World News

Macron Pushes Bill Aimed at ‘Fake News’ as Critics Warn of Dangers

Posted June 6, 2018 5:25 p.m. EDT

PARIS — Taking aim at fake news, France’s parliament on Thursday is set to begin debating a tough bill aimed at repressing phony news items, one pushed by President Emmanuel Macron amid criticism that it poses a potential threat to press freedom.

The measure would allow judges to block content deemed false during a three-month period preceding an election.

Macron, stung last year by a phony internet-spread story claiming he had an offshore account in the Bahamas, has made fighting “fake news” a priority. His opponent, the far-right candidate Marine Le Pen, brought up the Bahamas story during a critical presidential debate. Now, she is attacking the proposed law as a “liberty killer.”

Shortly after the new year, Macron told a press gathering that he would aim to “protect our democracy from these false stories” by cracking down on phony reports.

“In an instant,” through thousands of accounts, the president said, “lies created to sully a politician, a personality, a public figure, a journalist can spread throughout the world, in every language.”

Under the new law, judges would have 48 hours to decide if “any allegation or imputation” in a news item was “devoid of verifiable elements that would make it credible.” Only items written “in bad faith” could be blocked, and again it would be up to the judge to decide.

Critics say that among the law’s other problems, 48 hours is too short to make such judgments. They also expressed concern that the process could put journalists’ sources at risk.

Macron has a big majority in the National Assembly, and the legislation is likely to pass.

But the president’s proposal aroused opposition from the moment he presented it: from journalists who see it as an attack on press freedom; from analysts who view it as unnecessary because France has had a law since 1881 aimed at false news stories; and from the political opposition, which sees the measure as a threat to democracy and is generally wary of what it considers to be Macron’s power grabs.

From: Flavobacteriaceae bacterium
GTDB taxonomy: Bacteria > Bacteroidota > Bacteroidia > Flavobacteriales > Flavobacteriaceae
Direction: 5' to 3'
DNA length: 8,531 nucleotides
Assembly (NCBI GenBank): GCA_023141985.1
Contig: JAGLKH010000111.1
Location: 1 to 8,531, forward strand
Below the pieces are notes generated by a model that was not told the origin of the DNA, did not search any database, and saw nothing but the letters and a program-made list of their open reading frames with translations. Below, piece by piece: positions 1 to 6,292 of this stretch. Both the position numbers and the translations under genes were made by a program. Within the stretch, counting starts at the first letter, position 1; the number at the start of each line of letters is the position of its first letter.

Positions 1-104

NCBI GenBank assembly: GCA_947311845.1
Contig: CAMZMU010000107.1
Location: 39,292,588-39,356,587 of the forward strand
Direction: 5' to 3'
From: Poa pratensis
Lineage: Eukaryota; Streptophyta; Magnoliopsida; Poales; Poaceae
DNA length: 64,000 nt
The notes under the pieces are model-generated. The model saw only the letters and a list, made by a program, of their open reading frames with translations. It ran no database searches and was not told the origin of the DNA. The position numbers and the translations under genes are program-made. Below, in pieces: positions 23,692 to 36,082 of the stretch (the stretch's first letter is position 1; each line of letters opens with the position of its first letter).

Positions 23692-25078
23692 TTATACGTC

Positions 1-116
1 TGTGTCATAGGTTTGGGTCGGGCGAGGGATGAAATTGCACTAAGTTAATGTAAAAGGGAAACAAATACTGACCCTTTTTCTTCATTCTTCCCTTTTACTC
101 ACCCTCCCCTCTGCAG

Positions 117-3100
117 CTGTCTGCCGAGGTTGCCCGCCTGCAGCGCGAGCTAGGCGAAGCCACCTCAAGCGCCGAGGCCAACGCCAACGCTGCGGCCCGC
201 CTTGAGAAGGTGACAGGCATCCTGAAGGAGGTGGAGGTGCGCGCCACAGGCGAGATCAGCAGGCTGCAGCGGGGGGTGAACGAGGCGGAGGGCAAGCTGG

“The potential risk in this law is if it winds up in the hands of a government with the wrong motives,” said Hervé Saulignac, a Socialist member of parliament who is leading the opposition. “That’s where it could lead to catastrophe.”

Saulignac said, “There is no clear frontier in the law between journalists who follow the rules, and all the rest.” Mainstream journalists, he said, “could be attacked for fake news, simply because, for instance, you have attacked me.”

Beyond that, he said, “How can it be proved in just 48 hours that I don’t have an account in the Bahamas?”

“At a time when the press is threatened around the world, it is better to protect the press,” Saulignac said.

Macron’s ambiguous attitude toward journalists has been much commented on in the French news media. Tellingly, he announced his fake news measure, in a tone of admonition, to mainstream journalists who had gathered in January for the traditional presidential New Year’s greeting to the press.